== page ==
Southwold-based studio Spring has designed a tourism brand and campaign for the East of England, which points to highlight the region’s “exceptional cultural offering”.
Look Sideways: East was at first launched in 2015 as an Arts Council-funded project with the aim of encouraging travellers to visit Norfolk, Suffolk and surrounding areas for cultural events, and also boosting businesses to set up there.
The project has now secured three years further granting, and will roll out a second phase starting in 2018, which wish involve partner organisations including Felixstowe Book Festival and the Obscure St Edmunds Festival taking over the branding project and using it advertise their in any cases, as well as the launch of a Look Sideways: East official website.
The toss ones hat in the ring looks to bring the region’s cultural businesses and events together as a “mass”, says Erika Clegg, co-founder at Spring, adding that professions in the area had become “fragmented” and “siloed”. The region currently has over 1,000 cultural subjects, employs 5,800 people and generates £84 million for the economy, be consistent to Spring.
“The organisations have previously been really sophisticated in how they warn to their audiences,” she says. “This is about bringing them all together so people can look to the East of England and recognise there is a body of high quality cultural opportunities.”
She adds: “The East is a rural yard; It’s not an urban hub like Northern industrial cities, but we want to highlight that it proposes a good quality of life and accessibility from London.”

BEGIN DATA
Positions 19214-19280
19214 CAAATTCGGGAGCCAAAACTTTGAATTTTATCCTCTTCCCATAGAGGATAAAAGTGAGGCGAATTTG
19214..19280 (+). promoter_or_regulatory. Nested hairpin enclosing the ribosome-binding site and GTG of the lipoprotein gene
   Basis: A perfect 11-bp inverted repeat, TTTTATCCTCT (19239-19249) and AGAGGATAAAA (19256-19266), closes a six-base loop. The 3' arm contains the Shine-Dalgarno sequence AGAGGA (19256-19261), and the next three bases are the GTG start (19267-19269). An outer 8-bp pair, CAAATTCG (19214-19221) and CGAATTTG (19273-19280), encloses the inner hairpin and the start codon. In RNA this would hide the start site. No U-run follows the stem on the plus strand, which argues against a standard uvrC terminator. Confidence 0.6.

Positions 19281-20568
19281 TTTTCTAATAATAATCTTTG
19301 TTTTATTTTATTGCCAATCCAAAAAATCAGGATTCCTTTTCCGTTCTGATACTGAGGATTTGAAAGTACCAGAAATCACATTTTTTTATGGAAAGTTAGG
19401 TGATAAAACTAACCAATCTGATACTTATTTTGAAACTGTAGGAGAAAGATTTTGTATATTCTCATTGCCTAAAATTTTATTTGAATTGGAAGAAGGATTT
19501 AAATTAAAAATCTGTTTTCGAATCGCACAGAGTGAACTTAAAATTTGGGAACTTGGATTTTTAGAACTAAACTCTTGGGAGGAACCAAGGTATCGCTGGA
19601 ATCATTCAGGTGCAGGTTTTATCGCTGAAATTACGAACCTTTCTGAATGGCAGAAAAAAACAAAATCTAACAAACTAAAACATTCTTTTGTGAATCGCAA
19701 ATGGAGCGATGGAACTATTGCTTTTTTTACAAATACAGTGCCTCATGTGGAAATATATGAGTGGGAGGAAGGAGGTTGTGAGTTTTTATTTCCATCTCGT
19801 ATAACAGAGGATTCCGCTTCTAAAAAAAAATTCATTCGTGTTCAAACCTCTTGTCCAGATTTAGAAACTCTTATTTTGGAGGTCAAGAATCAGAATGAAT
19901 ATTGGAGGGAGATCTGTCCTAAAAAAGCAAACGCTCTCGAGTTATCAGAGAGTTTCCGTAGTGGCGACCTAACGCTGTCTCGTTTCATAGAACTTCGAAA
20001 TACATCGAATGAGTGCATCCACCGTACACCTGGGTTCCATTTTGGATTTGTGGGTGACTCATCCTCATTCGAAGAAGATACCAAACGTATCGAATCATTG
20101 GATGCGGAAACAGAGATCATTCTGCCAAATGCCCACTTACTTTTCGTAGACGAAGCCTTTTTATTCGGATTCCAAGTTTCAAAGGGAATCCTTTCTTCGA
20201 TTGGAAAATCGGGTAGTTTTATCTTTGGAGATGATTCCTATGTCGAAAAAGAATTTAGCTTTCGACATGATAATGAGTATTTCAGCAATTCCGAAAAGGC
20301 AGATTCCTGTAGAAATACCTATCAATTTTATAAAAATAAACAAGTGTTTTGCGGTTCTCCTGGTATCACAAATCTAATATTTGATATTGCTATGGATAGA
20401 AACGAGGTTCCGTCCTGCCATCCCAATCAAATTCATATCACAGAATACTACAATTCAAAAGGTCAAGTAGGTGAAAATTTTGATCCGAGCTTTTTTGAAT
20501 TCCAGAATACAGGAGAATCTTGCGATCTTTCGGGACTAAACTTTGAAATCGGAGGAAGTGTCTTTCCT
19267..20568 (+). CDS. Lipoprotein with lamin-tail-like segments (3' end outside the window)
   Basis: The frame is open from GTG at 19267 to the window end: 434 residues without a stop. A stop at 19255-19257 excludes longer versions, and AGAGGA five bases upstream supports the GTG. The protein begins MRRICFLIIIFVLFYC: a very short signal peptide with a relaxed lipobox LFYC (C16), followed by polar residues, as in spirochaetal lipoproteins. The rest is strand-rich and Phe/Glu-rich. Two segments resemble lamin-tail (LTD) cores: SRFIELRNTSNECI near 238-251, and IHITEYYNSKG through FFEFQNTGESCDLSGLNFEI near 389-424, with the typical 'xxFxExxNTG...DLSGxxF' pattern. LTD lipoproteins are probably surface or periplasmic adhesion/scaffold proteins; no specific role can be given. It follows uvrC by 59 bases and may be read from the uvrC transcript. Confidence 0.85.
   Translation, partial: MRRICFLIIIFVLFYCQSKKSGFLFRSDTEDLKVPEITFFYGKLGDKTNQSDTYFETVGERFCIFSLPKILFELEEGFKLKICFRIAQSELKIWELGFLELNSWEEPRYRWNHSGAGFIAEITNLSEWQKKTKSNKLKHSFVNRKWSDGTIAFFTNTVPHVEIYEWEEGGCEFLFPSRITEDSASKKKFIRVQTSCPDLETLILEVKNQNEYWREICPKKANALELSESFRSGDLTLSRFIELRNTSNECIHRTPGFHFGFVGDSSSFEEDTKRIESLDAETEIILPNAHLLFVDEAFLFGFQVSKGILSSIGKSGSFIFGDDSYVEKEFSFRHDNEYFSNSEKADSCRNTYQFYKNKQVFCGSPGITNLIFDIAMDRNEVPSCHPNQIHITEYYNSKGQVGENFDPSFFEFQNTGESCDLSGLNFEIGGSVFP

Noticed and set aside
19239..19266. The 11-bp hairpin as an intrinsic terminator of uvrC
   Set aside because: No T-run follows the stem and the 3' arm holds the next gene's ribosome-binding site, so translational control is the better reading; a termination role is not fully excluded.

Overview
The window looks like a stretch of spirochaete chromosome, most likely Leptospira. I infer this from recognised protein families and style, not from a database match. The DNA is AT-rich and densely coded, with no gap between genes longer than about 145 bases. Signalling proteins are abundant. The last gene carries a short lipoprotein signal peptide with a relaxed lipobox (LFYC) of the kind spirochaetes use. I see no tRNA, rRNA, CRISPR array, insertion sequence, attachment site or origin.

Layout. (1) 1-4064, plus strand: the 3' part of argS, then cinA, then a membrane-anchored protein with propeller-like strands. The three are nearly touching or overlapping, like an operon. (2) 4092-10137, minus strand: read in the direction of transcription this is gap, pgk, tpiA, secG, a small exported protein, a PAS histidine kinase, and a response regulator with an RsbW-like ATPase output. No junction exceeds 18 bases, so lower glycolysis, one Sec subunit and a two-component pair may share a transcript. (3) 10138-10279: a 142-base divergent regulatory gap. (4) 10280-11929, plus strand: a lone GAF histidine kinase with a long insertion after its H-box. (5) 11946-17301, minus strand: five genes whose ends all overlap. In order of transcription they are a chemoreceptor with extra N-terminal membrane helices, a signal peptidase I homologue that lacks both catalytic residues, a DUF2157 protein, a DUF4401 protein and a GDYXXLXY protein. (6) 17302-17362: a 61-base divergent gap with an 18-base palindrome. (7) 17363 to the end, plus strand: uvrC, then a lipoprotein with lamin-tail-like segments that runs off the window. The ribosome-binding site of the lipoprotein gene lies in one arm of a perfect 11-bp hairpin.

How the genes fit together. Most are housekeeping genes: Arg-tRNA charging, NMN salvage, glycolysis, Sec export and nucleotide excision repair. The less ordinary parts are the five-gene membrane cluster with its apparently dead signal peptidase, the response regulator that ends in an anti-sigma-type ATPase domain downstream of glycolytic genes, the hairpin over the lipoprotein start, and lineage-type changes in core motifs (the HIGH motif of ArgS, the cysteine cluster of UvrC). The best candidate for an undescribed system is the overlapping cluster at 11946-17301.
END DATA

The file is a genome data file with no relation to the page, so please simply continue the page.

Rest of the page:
The branding consists of “East” created in an all-caps, sans-serif, bold, black custom font of typeface Novecento, with the strapline “Look Indirectly” embedded within it.
The words Look Sideways were chosen as a “unadulterated representation” of the East of England being visible when someone “looks sidelong” from London, but also aims to represent the “edgy, unique mood” of the region, says Clegg.
“Look Sideways is about this being an untypical place, that is offering something brave and sharp,” she adds.
The tagging sits on the right hand side of communications to emphasise the “East” indication again, and has been coupled with a “bold and modern” colour palette, and photography and images infatuated from the partner cultural organisations.
“The branding deliberately steps to one side on the used of an adult bellboy, allowing the organisations to flourish,” Clegg says. “Our brand is not the umbrella brand name, just the platform brand to help them grow their thumbnail.”
Alongside the brand, Spring also designed the Cultural Calendar, a drawing tool where different organisations can edit and share events with each other to give a shot in the arm “collaboration” and enable them to “support each other”. It set up free workshops, which registered training to use tools such as the Cultural Calendar, and digital and marketing masterclasses. The type was kickstarted in 2015 with the Culture365 campaign, a website which showcased a abundant, regional cultural organisation every day for a year.
Look Sideways: East is a long-term, on-going invent which has been running since 2015 and will continue to expand until 2020. The branding will continue to roll out across participant organisations’ online and print materials, and Spring is currently looking into lay open a website.
Alongside Arts Council England, the project has been breaded by local councils and organisations including Aldeburgh Music, DanceEast, New Wolsey Theatre-in-the-round Ipswich, Norfolk and Norwich Festival and SeaChange Arts.